In Writing Workshop we began Unit 3 Opinion writing, as 7 and 8 year olds have many opinions on a variety of topics, they are delighting in sharing theirs! We began the unit by reading several mentor texts, such as I Wanna Iguana by Karen Kaufmann Orloff and Earrings by Judith Viorst. Students are writing letters to persuade others of their point of view. Additionally students have had opportunities to write about books or series stating their opinion, and supplying evidence from the text that supports their thoughts and ideas.

Ages and Timelines, was a short 7 day Math unit in which students constructed an understanding of computational procedures for addition and subtraction of whole numbers by:

  • -Using the open number line model

  • -Using the ten structure

  • -Using ten as a landmark number

  • -Contextualizing and decontextualizing (story problems)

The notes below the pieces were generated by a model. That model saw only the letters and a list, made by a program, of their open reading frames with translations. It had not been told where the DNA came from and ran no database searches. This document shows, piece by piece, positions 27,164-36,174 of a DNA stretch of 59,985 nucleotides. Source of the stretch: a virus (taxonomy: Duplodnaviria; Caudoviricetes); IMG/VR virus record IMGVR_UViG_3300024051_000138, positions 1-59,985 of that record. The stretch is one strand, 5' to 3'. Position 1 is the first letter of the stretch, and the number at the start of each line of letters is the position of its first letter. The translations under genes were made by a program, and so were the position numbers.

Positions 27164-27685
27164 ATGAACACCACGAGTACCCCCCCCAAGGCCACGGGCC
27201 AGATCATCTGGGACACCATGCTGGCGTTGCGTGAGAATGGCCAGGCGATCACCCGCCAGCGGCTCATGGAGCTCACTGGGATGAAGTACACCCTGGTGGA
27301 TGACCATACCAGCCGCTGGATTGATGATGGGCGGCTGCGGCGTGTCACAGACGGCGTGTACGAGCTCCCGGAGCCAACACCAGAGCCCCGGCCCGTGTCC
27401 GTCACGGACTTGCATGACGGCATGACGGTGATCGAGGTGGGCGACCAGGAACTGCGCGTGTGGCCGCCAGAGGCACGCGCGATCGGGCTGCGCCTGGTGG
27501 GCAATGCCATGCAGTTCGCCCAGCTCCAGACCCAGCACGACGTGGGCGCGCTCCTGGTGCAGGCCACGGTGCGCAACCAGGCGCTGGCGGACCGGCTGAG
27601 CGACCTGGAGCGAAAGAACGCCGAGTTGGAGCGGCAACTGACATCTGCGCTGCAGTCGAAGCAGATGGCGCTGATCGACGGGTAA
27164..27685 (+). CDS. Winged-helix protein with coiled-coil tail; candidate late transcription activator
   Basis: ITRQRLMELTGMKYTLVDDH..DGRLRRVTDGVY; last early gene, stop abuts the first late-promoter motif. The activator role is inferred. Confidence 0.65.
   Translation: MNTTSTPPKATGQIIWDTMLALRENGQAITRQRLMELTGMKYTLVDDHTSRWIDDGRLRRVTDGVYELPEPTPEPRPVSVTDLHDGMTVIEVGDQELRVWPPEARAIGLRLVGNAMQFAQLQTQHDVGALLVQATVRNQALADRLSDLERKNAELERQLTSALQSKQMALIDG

Your child may have shared with you about the story of Carlos and his Bisabuelo Gregorio. The story presents several problems to be solved beginning with the ages of family members at the time of Carlos’ birth. As students worked in pairs to solve the scaffolded problems, they were to use an open number line to show addition and subtraction. Decomposing numbers to efficiently add and subtract, and using one problem to solve another were highlighted strategies in the Math Congress (group share) at the end of daily workshops. Students demonstrated their understanding of using landmark numbers and constant differences on an open number line by creating a poster representing the ages of their own family members on an open number line. We continued to use this strategy in Unit 5 Addition and Subtraction through Number Stories. This unit focused on modeling and solving one- and two- step addition problems within 100 by using an open number line, cubes, base 10 blocks, or by decomposing.